Most (but not all) court records are public. Confidential information is included in court records, even public records. Although most court records are electronic, paper still exists and is used in some situations.  Remote work means that confidential information or records will be accessed by employees outside the courthouse as well as transmitted to/from remote workers.  Think about it – personal and confidential court information will potentially be open for viewing in the living rooms and kitchens of remote employees.  Developing strict policies and guidelines to maintain confidentiality is critical. 

Topic Two: Culture and Community Impact

Ask Yourself This:

  • HOW does the concept of remote work fit into your court’s culture and community? 
  • HOW does it enhance your court’s mission and service to your constituents?  
  • WHAT is the perspective of your constituents and HOW is access impacted?

Consider This:

Courts are public service entities. Evaluating remote work from an internal process perspective is important – but don’t stop there – it’s also important to consider the perspective of citizens, litigants and attorneys and how they will interact with and have access to the court. Decisions should be driven by fulfillment of the core mission of your court.        

Topic Three: Identify the Purpose, Weigh the Cost, and Evaluate the Efficiencies 

Ask yourself this:

  • WHY are you creating a mechanism for remote work?
  • WHAT efficiencies, if any, are gained?
  • WHAT are the benefits – not just to courts, but to your constituents?   

Consider this:

Rather than creating remote work opportunities because it is “the latest thing,” consider the benefits and potential detriments to remote work – do the benefits outweigh the negatives? Courts have hiring and employee retention challenges. Is remote work a perk, an option … or a necessity?  Review your employee policies and procedures – are they consistent with remote work or do they need to be updated? Does remote work enhance the court’s core mission of providing the administration of justice?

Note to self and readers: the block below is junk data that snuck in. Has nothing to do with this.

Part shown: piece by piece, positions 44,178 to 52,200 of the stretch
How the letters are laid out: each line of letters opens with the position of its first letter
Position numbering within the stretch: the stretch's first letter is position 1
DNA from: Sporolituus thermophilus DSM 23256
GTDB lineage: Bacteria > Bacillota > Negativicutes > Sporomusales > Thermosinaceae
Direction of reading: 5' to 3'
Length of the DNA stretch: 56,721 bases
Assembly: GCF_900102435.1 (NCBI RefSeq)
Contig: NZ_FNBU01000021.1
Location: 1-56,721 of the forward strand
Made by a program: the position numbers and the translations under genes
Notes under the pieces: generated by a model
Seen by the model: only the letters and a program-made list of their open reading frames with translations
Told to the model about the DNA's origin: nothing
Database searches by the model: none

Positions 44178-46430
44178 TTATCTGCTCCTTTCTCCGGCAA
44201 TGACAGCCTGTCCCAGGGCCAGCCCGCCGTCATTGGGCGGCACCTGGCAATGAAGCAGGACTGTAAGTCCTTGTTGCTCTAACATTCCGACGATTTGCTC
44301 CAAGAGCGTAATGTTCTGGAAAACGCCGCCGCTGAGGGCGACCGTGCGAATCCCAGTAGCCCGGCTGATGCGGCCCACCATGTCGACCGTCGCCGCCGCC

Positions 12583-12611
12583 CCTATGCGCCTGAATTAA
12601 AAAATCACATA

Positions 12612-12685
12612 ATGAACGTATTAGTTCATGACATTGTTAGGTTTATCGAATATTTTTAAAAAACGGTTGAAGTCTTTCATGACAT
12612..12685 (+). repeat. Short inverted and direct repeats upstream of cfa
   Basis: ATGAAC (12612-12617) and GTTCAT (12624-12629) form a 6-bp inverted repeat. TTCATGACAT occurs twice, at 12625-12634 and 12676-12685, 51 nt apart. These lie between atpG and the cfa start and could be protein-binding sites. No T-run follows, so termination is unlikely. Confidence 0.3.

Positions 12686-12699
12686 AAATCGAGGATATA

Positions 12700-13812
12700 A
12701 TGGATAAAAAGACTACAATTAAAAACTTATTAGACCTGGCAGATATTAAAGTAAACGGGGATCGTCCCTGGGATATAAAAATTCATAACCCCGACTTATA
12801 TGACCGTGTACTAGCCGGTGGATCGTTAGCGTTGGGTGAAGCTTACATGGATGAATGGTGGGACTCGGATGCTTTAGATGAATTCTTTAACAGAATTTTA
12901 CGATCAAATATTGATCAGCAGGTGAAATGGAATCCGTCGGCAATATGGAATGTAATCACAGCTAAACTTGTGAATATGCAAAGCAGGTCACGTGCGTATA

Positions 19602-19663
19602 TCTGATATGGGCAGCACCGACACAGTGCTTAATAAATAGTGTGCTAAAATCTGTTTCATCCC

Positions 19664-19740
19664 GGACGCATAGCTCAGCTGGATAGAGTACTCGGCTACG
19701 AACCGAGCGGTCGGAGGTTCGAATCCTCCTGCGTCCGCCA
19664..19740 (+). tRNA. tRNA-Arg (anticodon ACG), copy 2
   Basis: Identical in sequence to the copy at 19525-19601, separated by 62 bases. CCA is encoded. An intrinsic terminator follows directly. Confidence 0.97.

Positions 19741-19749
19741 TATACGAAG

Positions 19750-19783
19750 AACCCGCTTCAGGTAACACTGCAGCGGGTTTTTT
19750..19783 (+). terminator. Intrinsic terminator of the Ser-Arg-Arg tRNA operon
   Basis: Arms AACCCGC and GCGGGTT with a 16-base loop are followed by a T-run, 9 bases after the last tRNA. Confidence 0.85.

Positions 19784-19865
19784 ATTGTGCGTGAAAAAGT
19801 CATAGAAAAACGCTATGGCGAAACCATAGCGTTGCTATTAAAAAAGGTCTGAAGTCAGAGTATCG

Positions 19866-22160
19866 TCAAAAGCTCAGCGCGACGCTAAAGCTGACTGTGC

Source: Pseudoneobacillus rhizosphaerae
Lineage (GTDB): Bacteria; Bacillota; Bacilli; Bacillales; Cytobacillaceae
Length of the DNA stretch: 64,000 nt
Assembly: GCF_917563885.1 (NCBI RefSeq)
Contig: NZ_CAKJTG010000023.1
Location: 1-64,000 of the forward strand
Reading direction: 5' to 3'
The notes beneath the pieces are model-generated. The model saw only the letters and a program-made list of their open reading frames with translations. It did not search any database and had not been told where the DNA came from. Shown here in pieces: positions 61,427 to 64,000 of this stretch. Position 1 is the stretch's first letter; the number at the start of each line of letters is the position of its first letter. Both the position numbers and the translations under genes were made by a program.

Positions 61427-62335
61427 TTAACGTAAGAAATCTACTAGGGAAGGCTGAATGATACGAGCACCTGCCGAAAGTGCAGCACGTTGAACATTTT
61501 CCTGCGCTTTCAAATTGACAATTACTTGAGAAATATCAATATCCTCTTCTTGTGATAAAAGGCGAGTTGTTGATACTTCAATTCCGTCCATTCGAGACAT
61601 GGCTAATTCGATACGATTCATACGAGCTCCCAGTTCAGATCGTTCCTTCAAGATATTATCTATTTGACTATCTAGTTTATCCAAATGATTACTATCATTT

Topic Four: Consider the Cost of Remote Work and Its Impact on Staff

Ask yourself this:

  • WHAT are the direct and indirect costs of remote work? 
  • HOW do you manage the remote employees vs. onsite staff? 
  • HOW can you monitor and promote productivity for remote workers? 
  • WHAT impact will partial remote work have on overall staff morale?    

Consider This:

Remote workers won’t have to travel to the courthouse for work, won’t have to eat out for lunch and perhaps won’t have to spend as much on work clothes.  Your employees will be aware of this.  Should (and can) pay and/or benefits reflect these realities? Should a premium be paid for in-person work?  How will your court handle any perceived inequities?  There can be multiple legal issues and implications that must be considered.  

 Also think about the impact on morale or motivation for staff, including employees who are required to work in the courthouse as they see co-workers working remotely. How will you keep staff motivated? How will you gauge productivity for onsite and remote workers – will it be the same methodology? Can the same processes apply to remote workers? It’s important to beware of and document different standards or processes between in-person and remote work. 

Topic Five: Identify the Roles and Positions that are Best Fit for Working Remotely

Ask yourself this:

  • WHO amongst your staff will have the opportunity to work remotely?   
  • WHAT jobs and job descriptions are best suited for remote work? 

Consider this:

As you reflect on how you’ll manage remote employes and evaluate their productivity, also give thought to which employees or positions are better situated to work remotely. What are the criteria for managers to determine which employees are allowed to work remotely?